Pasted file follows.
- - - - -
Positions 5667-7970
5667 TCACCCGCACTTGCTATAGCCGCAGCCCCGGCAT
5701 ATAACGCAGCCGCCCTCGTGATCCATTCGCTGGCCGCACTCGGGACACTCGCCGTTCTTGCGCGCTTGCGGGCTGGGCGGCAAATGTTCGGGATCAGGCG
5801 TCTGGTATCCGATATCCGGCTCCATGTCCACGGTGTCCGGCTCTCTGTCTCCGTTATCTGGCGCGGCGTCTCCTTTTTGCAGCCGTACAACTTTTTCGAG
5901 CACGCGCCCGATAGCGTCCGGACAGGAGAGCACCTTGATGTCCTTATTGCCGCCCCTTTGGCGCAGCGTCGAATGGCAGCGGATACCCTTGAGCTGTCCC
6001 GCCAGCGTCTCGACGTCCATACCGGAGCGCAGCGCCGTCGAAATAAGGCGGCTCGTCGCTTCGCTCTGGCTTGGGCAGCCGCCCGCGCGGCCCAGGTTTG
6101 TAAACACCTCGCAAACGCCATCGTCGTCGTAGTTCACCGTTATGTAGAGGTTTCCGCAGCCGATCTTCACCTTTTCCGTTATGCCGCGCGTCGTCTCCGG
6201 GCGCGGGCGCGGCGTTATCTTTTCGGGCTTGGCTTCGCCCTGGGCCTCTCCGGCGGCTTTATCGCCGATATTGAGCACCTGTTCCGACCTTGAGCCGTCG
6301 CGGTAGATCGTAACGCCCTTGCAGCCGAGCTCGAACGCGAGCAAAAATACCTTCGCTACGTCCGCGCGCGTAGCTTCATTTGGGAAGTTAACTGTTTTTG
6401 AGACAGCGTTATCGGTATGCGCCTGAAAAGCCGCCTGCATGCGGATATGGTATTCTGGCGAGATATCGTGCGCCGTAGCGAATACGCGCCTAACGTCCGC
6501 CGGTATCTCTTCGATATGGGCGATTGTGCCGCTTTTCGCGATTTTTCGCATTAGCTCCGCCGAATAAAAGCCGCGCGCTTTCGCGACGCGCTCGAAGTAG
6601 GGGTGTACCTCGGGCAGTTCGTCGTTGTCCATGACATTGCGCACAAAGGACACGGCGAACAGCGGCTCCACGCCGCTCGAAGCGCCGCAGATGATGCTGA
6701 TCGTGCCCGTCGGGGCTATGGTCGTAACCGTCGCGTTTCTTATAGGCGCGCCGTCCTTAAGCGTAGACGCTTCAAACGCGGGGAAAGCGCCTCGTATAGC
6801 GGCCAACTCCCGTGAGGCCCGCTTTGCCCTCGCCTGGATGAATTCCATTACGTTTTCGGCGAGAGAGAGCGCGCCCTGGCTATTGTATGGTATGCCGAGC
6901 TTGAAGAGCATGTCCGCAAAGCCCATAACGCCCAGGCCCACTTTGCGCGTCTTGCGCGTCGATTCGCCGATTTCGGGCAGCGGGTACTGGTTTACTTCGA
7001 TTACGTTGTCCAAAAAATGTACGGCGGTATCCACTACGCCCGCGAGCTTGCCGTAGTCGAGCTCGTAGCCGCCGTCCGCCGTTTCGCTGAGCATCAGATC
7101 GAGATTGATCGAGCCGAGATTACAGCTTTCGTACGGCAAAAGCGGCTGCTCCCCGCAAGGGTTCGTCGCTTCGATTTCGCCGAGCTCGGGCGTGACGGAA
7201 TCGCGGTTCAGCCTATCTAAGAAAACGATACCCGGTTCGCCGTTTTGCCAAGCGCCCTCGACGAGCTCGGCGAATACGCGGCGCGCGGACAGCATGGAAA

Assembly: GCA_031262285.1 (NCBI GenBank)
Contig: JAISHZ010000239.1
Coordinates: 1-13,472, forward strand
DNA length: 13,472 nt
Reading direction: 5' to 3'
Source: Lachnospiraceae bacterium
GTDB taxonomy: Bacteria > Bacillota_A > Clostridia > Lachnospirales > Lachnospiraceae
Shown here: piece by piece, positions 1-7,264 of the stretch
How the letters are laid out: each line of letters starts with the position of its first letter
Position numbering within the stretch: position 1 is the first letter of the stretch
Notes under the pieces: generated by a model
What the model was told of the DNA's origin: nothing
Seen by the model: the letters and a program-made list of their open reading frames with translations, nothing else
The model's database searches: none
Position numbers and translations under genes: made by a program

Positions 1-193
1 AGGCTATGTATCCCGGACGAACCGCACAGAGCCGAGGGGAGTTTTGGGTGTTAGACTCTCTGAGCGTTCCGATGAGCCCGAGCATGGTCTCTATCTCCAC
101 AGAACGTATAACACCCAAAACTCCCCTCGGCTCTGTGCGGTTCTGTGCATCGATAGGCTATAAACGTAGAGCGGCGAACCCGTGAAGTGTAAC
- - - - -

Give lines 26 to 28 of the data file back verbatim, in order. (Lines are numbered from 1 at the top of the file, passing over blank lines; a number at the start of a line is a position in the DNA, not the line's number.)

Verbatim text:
Shown here: piece by piece, positions 1-7,264 of the stretch
How the letters are laid out: each line of letters starts with the position of its first letter
Position numbering within the stretch: position 1 is the first letter of the stretch